Furloughs to Begin in April, Due to Sequester

The unresolved debate in D.C. will result in unpaid days away from work for many.

Mark Wilson/Getty Images
Mark Wilson/Getty Images

On Friday, Congress and President Obama were unable to resolve the sequester debates raging in Washington, and the POTUS says middle-class families can expect to feel a squeeze, reports the New York Times.

“I will not be part of any back-room deal, and I will absolutely not agree to increase taxes,” said Senator Mitch McConnell of Kentucky, the Republican leader.

After a public relations blitz lasting weeks that was aimed at stopping the cuts, Mr. Obama said he was prepared to extend a stopgap law that finances the government to March 27 if Republicans stuck to an agreement worked out in 2011 about the level of federal spending. The decision will most likely allow the across-the-board spending reductions to remain in place for months if not years.

White House officials and Senate Democrats had considered making one last stand around the March 27 deadline, declaring the Senate would not pass another government spending plan unless it undid the across-the-board cuts. But Senate Democrats were leery. The first furloughs are likely to hit in April, and the Democrats feared that little political pressure would have built on Republicans before the current stopgap spending law expired.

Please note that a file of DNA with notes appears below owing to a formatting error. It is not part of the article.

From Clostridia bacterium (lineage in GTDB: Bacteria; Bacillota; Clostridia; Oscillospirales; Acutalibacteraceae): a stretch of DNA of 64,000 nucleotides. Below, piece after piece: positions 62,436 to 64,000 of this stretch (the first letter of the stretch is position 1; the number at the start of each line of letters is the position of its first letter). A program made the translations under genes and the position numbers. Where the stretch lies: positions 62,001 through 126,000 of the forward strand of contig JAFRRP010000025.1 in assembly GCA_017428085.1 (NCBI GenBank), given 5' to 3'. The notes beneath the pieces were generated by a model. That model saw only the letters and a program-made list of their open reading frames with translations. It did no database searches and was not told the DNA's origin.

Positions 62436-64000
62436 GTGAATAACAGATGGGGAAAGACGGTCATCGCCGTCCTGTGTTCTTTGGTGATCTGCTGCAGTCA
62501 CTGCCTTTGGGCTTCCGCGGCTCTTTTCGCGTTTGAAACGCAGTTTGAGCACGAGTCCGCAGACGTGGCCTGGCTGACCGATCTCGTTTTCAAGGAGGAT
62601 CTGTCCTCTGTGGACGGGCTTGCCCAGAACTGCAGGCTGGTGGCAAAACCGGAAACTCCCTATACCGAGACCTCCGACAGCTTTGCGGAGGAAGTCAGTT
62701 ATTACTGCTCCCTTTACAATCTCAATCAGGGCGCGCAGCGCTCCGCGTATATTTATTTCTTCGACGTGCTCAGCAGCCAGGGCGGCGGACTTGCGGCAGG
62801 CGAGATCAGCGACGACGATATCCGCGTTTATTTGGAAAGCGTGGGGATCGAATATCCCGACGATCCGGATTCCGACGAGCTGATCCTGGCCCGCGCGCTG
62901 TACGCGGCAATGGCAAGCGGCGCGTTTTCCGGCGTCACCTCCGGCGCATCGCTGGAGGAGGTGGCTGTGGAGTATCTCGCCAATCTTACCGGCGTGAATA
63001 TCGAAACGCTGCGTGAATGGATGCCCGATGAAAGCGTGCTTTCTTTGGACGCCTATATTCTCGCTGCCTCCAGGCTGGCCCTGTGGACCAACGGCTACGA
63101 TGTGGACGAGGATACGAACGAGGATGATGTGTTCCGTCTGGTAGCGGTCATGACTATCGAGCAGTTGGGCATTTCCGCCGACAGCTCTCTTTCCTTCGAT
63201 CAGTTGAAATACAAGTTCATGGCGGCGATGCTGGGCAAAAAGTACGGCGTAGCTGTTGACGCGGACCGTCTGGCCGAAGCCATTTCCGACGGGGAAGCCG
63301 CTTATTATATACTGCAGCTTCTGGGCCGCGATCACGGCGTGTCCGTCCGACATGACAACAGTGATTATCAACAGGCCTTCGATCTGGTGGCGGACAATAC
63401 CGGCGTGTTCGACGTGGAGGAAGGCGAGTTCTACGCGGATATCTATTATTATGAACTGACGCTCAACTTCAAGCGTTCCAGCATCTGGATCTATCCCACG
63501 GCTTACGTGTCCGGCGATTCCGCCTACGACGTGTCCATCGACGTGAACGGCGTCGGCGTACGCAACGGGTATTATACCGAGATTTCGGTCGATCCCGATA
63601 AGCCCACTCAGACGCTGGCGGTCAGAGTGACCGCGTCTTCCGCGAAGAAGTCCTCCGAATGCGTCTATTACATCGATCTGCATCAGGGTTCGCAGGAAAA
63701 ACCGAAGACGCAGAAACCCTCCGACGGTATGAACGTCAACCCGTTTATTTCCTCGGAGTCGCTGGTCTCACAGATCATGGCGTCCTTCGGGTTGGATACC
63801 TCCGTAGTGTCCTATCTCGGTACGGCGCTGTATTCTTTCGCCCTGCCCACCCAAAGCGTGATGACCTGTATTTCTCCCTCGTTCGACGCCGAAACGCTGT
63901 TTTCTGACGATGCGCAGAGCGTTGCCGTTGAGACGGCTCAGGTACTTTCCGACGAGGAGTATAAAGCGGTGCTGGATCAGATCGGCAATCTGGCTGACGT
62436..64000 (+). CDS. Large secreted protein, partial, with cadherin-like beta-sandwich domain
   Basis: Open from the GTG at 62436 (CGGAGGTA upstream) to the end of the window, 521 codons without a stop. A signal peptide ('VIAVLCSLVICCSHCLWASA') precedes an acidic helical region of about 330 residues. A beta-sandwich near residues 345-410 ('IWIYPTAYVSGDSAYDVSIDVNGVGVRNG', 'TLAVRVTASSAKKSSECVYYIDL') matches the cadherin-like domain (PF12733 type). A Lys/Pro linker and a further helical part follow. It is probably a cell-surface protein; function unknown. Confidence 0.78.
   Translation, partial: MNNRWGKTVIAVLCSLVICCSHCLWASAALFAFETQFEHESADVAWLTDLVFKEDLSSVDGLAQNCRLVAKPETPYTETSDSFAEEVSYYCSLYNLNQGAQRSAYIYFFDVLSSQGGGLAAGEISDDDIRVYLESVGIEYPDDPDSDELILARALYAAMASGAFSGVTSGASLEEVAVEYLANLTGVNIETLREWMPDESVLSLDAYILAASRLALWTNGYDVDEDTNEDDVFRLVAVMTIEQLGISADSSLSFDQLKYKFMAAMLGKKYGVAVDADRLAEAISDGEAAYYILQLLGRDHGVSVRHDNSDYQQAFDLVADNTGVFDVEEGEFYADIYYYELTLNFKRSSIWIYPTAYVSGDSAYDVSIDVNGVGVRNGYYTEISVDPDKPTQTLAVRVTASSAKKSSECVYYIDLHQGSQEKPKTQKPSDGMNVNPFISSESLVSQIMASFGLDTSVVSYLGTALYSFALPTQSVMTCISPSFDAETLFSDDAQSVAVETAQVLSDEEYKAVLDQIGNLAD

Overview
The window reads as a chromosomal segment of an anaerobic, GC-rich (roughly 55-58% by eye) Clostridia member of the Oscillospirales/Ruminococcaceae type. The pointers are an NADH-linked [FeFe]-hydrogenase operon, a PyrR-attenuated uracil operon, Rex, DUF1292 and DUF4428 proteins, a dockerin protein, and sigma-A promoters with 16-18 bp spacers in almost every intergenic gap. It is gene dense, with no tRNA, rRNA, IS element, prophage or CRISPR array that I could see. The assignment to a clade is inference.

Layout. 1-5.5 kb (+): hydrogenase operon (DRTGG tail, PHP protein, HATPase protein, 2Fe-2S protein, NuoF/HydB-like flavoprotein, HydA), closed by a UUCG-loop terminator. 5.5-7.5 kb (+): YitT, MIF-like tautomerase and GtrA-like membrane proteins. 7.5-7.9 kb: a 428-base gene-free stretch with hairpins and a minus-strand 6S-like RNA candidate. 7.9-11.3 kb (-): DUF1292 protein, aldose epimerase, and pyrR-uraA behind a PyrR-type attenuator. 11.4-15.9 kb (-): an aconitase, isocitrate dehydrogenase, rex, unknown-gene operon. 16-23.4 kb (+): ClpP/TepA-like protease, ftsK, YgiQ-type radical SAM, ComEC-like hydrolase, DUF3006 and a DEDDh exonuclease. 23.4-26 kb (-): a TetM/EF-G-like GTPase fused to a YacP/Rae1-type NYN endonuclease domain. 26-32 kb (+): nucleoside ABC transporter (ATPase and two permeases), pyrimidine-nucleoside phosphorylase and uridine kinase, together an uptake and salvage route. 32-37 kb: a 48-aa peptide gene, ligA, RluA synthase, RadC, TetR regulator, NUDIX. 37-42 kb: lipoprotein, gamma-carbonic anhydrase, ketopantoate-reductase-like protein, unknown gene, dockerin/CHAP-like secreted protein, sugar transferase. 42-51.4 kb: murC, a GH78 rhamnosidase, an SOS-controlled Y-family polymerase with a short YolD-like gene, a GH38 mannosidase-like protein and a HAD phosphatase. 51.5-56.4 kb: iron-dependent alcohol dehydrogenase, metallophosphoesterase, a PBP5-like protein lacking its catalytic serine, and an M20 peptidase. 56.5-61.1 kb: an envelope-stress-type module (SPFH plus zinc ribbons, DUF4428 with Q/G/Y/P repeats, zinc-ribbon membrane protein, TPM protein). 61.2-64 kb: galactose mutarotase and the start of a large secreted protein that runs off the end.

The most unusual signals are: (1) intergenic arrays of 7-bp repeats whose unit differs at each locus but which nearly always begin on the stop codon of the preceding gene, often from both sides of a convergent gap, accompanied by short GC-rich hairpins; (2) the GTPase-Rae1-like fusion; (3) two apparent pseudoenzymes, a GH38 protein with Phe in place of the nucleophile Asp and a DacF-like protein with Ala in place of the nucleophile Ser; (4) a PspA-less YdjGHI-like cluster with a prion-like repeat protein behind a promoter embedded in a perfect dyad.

In his weekly address on Saturday morning, the president acknowledged that the reductions would not affect everyone equally.

“While not everyone will feel the pain of these cuts right away, the pain will be real,” Mr. Obama said. “Many middle-class families will have their lives disrupted in a significant way.”

Read more at the New York Times.

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